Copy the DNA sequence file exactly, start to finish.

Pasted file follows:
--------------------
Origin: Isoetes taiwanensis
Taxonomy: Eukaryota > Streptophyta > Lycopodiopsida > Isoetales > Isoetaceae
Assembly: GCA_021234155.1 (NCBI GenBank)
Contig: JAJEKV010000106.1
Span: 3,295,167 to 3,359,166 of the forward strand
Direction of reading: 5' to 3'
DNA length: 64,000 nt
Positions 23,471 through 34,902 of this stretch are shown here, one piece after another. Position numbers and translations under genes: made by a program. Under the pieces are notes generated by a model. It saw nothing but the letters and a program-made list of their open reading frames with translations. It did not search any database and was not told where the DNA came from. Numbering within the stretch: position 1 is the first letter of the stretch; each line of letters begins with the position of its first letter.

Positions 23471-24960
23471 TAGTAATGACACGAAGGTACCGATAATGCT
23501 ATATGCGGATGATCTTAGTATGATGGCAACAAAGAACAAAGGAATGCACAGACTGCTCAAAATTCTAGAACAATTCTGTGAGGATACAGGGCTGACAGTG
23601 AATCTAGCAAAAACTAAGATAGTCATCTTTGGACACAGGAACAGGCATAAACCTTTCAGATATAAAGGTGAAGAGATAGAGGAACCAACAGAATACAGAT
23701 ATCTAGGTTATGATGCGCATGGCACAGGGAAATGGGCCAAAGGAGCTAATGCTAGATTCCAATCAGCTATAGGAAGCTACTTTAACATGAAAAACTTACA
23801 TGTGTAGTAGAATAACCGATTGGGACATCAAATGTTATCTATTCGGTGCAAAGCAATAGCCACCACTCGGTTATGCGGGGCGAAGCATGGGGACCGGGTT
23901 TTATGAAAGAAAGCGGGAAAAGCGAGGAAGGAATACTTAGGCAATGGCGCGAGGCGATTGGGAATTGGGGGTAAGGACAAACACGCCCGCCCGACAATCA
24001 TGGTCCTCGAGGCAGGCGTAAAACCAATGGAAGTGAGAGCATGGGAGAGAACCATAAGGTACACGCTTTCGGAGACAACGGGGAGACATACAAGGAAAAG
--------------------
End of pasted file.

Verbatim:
Origin: Isoetes taiwanensis
Taxonomy: Eukaryota > Streptophyta > Lycopodiopsida > Isoetales > Isoetaceae
Assembly: GCA_021234155.1 (NCBI GenBank)
Contig: JAJEKV010000106.1
Span: 3,295,167 to 3,359,166 of the forward strand
Direction of reading: 5' to 3'
DNA length: 64,000 nt
Positions 23,471 through 34,902 of this stretch are shown here, one piece after another. Position numbers and translations under genes: made by a program. Under the pieces are notes generated by a model. It saw nothing but the letters and a program-made list of their open reading frames with translations. It did not search any database and was not told where the DNA came from. Numbering within the stretch: position 1 is the first letter of the stretch; each line of letters begins with the position of its first letter.

Positions 23471-24960
23471 TAGTAATGACACGAAGGTACCGATAATGCT
23501 ATATGCGGATGATCTTAGTATGATGGCAACAAAGAACAAAGGAATGCACAGACTGCTCAAAATTCTAGAACAATTCTGTGAGGATACAGGGCTGACAGTG
23601 AATCTAGCAAAAACTAAGATAGTCATCTTTGGACACAGGAACAGGCATAAACCTTTCAGATATAAAGGTGAAGAGATAGAGGAACCAACAGAATACAGAT
23701 ATCTAGGTTATGATGCGCATGGCACAGGGAAATGGGCCAAAGGAGCTAATGCTAGATTCCAATCAGCTATAGGAAGCTACTTTAACATGAAAAACTTACA
23801 TGTGTAGTAGAATAACCGATTGGGACATCAAATGTTATCTATTCGGTGCAAAGCAATAGCCACCACTCGGTTATGCGGGGCGAAGCATGGGGACCGGGTT
23901 TTATGAAAGAAAGCGGGAAAAGCGAGGAAGGAATACTTAGGCAATGGCGCGAGGCGATTGGGAATTGGGGGTAAGGACAAACACGCCCGCCCGACAATCA
24001 TGGTCCTCGAGGCAGGCGTAAAACCAATGGAAGTGAGAGCATGGGAGAGAACCATAAGGTACACGCTTTCGGAGACAACGGGGAGACATACAAGGAAAAG